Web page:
23 November, 2012

My West Beach

Yesterday was Thanksgiving - an American tradition that takes place on the fourth Thursday of November each year. Apparently it's also a Canadian holiday (in October) and an English one (?) but don't quote me on that.

My first Thanksgiving in America (four years ago) was the first time I saw snow; my brothers went running outside in their pajamas and bare feet while I watched from the window and sipped my tea. At 40 degrees Fahrenheit, however, the weather of yesterday's Thanksgiving permitted a morning run on the beach.
And I'm taking advantage of every non-freezing day to enjoy that beach before the temperature plunges to hideous depths.

I've always loved the ocean - maybe because I'm from a landlocked country and associate the sea with childhood holidays in South Africa and Mozambique, or because it's feels like an enormous, unpredictable and beautiful monster. And even though my little beach has smelly brown seaweed, a 6.30am dog called Max that isn't my favourite being in the world, a sad lack of shells, and seagulls that try to end my life by dropping oysters on my head (ok, slight exaggeration...it was just one gull), I'm still becoming fondly possessive of it. And of the early mornings we share. It's my beach.

Each morning on West Beach is different. Sometimes the sun takes-over the sky and smears it with colour. Last month there was a sunrise so shocking I didn't bother watching where I was going and stared sideways across the water as I ran. That day the sun elicited more than the regular "'morning" from me and my walking buddies as we passed each other;
"Isn't it beautiful!?"
"It's gorgeous!"

Another day, the beach was foggy and eerie, the seagulls standing in silence on the sand, watching me. I saw a single headlight zigzagging across the beach in front of me. When it finally passed me the middle-aged man on the bicycle gave me a sheepish grin.

Yesterday was another special morning, with large waves that seemed particularly antsy and restless. It was a high tide, forcing me to run higher up on the small width of the beach than I usually do. My track was a narrow band of hard-ish sand (I avoid the soft sand) between the water, the brown weeds of yesterday's waves and the forbidden territory beyond the beach's edge - territory of those who possess a beachfront home. I felt like I was racing those loud waves, like they were throwing themselves onto the beach and reaching for my feet grey, wet hands.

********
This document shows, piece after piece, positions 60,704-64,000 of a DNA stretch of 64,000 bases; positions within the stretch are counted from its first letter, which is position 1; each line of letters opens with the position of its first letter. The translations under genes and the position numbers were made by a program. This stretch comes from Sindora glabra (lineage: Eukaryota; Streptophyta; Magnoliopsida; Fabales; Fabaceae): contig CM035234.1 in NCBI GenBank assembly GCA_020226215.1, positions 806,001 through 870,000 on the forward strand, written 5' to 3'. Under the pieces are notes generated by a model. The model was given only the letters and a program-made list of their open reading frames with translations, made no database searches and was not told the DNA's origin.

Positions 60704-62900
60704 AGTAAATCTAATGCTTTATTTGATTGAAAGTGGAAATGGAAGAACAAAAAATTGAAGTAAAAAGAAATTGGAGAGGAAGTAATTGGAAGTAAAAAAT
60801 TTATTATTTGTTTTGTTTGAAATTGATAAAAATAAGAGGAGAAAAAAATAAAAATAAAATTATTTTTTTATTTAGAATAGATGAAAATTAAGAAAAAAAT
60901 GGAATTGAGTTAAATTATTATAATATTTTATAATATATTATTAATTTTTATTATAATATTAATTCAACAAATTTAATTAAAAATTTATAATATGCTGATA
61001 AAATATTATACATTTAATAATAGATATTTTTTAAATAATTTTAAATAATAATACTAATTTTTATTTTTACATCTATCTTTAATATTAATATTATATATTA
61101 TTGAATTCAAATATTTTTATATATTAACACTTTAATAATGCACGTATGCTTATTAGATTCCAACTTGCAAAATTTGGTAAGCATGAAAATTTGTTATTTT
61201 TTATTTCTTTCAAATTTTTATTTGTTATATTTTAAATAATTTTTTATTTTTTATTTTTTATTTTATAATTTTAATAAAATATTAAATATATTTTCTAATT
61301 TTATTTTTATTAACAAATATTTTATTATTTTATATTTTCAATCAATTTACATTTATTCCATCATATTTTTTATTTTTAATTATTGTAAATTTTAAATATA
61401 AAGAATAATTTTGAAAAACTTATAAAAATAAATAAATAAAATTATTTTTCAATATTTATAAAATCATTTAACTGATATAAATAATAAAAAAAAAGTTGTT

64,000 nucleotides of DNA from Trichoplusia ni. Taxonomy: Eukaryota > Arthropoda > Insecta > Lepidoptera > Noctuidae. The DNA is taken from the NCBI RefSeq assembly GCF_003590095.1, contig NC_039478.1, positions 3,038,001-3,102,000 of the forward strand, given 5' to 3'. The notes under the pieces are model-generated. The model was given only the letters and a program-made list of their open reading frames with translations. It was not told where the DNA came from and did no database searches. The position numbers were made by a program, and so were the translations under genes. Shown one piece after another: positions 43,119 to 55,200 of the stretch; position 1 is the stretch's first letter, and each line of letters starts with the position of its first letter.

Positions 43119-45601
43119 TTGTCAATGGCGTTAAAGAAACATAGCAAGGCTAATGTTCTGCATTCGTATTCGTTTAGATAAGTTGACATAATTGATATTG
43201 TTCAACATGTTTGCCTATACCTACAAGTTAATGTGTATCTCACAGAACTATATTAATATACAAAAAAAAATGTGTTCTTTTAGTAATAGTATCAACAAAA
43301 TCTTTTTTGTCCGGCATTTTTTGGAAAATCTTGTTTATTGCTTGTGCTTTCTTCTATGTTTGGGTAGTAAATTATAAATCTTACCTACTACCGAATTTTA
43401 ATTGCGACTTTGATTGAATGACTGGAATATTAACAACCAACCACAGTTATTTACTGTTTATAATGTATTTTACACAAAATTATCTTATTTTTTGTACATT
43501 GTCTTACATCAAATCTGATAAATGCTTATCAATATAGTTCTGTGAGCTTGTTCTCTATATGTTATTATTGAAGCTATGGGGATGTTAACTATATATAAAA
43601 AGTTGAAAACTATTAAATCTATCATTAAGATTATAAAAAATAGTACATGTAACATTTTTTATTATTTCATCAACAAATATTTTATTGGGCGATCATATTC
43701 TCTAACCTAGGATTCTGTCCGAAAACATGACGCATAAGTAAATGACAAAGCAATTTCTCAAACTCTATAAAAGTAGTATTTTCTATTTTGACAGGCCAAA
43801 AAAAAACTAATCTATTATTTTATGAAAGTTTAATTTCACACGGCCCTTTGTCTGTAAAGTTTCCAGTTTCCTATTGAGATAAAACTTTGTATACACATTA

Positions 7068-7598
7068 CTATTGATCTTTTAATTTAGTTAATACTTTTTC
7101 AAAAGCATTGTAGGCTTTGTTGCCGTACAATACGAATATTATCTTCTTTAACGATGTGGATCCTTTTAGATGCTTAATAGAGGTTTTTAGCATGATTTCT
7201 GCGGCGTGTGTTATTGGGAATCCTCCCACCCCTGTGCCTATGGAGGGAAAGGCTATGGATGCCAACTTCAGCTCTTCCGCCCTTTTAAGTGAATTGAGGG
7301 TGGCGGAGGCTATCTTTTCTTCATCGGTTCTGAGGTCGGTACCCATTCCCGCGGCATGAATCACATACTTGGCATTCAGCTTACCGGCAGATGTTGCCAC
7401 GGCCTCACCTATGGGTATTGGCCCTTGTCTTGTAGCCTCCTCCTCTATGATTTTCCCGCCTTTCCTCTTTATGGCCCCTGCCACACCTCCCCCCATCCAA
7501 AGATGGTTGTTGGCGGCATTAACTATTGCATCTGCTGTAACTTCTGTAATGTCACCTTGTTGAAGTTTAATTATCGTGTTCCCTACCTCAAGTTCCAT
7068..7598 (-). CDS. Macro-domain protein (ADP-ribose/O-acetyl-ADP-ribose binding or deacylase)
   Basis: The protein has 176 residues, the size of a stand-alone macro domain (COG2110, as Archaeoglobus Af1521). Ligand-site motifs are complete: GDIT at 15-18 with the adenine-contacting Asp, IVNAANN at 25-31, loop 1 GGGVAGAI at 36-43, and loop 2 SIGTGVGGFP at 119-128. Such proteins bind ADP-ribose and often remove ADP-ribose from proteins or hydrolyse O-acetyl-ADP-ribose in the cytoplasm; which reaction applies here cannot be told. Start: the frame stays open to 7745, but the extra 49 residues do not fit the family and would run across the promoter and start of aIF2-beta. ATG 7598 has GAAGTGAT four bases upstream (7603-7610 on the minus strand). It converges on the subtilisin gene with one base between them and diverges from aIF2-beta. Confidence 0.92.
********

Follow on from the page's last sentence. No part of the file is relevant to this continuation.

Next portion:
Mornings like that always make me feel obliged, pushed, left with no choice but to thank God for His beauty.  Sometimes I think, "gosh, thank goodness I'm here to see this! Otherwise no one would appreciate this beauty". But then I realize, the waves, the sunrise, the seagulls, the fog - they're already praising Him, just by being. If I wasn't there, His beauty would still be there. It's always there. It's huge.

So, thanks Lord, for the sea and the beach. For giving me a glimpse of your huge beauty. 

01 November, 2012

Texting Girls

I love working at an American Christian College – it’s amazing the conversations you overhear. Take this morning for example:

Two friends, both male, sitting just inside my office, waiting for an appointment. Both have their phones out.

Eli: So, there’s this girl and –
Mike: wait, stop. Did you just say girl?
Eli: yeah. Girl.
Mike: oh. Thought so.
Eli: So there’s this girl and she’s been texting me.
                She’s been texting me -
Mike: You should reply.
Eli:  - but it’s, like, really weird. I think someone’s using my phone to text her and then deleting the messages and then she’s replying. (reads from his phone) “OMG. You hungry? Come get my ID card from MacDonald.”
Mike: you know her?
Eli: yeah but…
Mike: Maybe she’s just into tall, gangly, hickville kinda guys.
Eli: Maybe.
ok, I said, “which Macdonald, the auditorium or the building?”
Mike: You texted her?
Eli: Yeah.
Mike: that’s like...weird.
Eli: What?
Mike: Yeah man, that’s like, mean.
Eli: Well you told me to.
Mike: I feel like there’s so many times where I’ve told you to do stupid things and you’ve done them.
Eli: Really?
Mike: Nah.